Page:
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12 January 2011

When I started my job in 1998 [More:]

I shared an office with a woman who had been at the organization for longer than anyone else. Today, after something in the range of 20 years of work, she was canned. Or rather, "laid off". It's true we're having enormous financial difficulty, but people much younger and less experienced are being kept while senior staff are being forced into demotions, having their hours cut, or getting fired.

I often wonder how the world would be different for the people I love if more non profits had unions. Grrr.

I've been formulating an AskMe along the lines of "what do I want to be when I get old." I feel very job insecure and my skill set, basically an effecient but quiet secreterial/admin type, well, those are the jobs that aren't coming back.

I'm sorry about your co-worker, serazin, it's hard on those who are left, too. I know.
posted by rainbaby 13 January | 08:57
I've had quite a few friends in their late fifties laid-off lately. It sucks to try to get a new job to try to bridge the last few years before retirement.
posted by octothorpe 13 January | 09:24
Technology advances were pushing people out of my field (commercial translation) more quickly in 1998 than they are today. It was an "adapt or die" turning point. I think I may be a member of the last generation who was lucky enough to specialize early and will keep my job until I retire, but I doubt there are many kids out there who will be lucky enough to make the good living that I do now. (I shouldn't even say that, *knocks on wood*) By 2050, I suspect everyone will have some version of a babblefish implanted in their ears, and we'll all understand each other perfectly, and there will no longer be any need for people like me or altolinguistic.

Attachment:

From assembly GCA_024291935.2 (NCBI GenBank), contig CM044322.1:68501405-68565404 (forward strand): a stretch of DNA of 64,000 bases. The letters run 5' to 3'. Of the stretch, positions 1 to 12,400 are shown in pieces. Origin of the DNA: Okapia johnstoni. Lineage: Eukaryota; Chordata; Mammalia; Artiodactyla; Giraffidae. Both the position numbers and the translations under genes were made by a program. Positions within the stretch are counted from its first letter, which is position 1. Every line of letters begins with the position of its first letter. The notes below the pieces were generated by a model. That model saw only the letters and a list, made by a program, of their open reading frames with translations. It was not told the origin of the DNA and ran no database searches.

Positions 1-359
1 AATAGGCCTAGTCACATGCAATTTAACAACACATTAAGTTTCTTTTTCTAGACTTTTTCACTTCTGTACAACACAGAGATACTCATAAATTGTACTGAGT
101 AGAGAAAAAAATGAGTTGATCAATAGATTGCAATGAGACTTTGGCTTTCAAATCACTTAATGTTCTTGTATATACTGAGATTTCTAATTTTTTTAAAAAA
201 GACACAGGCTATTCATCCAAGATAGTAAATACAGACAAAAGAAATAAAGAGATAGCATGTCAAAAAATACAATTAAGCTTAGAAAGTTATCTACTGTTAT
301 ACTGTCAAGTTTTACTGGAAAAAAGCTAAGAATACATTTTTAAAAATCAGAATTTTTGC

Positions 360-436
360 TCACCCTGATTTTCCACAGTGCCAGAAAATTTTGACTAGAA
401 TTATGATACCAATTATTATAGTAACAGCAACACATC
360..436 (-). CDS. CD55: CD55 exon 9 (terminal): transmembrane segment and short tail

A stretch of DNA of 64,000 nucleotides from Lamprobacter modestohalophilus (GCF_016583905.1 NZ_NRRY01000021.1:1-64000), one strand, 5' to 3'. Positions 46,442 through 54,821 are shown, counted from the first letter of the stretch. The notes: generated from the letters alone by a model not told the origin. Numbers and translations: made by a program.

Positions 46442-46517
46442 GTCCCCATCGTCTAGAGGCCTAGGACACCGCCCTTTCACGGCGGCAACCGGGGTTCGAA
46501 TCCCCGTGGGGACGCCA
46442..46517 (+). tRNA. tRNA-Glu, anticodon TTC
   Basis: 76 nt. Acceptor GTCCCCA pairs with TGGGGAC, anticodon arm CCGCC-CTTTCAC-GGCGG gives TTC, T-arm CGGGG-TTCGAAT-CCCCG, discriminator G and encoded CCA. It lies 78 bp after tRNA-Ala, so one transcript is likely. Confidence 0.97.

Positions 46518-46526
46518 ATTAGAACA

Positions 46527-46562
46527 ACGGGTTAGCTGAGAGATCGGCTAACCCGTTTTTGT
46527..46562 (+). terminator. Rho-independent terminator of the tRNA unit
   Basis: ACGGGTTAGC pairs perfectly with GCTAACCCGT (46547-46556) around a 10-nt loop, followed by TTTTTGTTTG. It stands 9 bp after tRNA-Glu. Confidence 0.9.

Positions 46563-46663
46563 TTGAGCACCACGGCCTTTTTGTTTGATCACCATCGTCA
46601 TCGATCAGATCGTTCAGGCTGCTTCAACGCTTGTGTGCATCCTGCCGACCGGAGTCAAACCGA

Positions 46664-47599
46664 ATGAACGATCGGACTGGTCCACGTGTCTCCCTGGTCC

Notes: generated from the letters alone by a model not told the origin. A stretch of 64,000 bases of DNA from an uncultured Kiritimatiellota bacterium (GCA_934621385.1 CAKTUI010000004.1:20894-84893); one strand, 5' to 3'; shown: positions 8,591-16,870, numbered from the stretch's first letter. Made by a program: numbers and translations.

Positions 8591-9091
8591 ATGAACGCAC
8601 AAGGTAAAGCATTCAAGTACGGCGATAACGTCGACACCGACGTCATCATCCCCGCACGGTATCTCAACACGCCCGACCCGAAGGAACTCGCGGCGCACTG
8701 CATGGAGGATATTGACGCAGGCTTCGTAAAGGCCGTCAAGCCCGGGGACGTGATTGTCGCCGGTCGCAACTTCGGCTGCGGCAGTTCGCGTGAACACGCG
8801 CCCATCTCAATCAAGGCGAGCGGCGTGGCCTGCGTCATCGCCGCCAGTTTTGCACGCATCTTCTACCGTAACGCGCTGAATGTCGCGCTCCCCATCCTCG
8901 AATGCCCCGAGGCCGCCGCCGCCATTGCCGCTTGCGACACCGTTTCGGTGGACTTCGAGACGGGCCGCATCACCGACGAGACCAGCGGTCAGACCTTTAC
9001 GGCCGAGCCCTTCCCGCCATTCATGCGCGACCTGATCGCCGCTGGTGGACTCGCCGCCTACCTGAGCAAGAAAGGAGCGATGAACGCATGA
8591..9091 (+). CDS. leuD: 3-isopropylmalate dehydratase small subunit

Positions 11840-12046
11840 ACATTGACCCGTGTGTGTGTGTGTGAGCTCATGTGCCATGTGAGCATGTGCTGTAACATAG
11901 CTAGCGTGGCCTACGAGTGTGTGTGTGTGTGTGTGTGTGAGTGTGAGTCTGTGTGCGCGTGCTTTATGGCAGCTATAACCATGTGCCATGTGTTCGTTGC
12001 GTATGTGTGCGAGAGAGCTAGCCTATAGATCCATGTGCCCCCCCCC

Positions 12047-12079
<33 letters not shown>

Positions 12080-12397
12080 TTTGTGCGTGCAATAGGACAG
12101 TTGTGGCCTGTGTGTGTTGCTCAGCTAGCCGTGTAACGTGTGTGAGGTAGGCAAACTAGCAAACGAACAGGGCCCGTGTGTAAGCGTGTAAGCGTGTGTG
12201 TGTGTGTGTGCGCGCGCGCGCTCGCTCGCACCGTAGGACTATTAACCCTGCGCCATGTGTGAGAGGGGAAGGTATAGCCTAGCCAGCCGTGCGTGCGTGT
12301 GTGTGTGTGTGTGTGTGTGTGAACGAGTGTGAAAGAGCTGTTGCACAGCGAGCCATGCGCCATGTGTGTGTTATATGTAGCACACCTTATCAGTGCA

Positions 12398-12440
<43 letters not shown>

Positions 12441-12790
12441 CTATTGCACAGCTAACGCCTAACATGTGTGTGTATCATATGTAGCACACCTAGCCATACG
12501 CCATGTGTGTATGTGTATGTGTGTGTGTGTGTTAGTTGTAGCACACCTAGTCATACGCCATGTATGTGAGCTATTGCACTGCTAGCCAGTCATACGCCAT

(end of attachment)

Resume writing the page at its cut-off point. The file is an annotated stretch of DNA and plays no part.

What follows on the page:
posted by msali 13 January | 10:25
*waves at msali* I'm pretty specialised, and am usually pretty busy. People have been talking about the rise of machine translation and the impending redundancy of translators since the 1950s but I don't see it happening any time soon.

I might need a more sociable career in the end, though, and I don't know what I might be qualified to do apart from translation...

Laying off the most experienced staff seems like short-sightedness to me. Surely a younger staff member will need more training, supervision etc, which would negate the difference in salary?
posted by altolinguistic 13 January | 10:36
*Waves back at alto* Word! A translator's career is very solitary, which suits me quite well, but my office social skills are probably very poor. If I ever needed to work out in the wild, I don't think I would fit in very well. I've been translating full time for nigh upon thirteen years, and I don't know how I would interact in public with other humans. I too am not qualified to anything else but translate. Maybe that will be the subject of an askme at a future date: What could translators be if they couldn't be translators?

Is this a common problem? Do people generally specialize so much they couldn't be anything else?
posted by msali 13 January | 12:20
I find "adapt or die" isn't the reason people get laid off as often as it is who puts up with the most for the least cost. Kick a 44 year old with a master's for a 22 year old with a GED? Yes!

22 year old doesn't meet the minimum government standards? She/he is "in training".

posted by arse_hat 14 January | 02:49
Anyone know how to || NPR has put a bee in my bonnet again!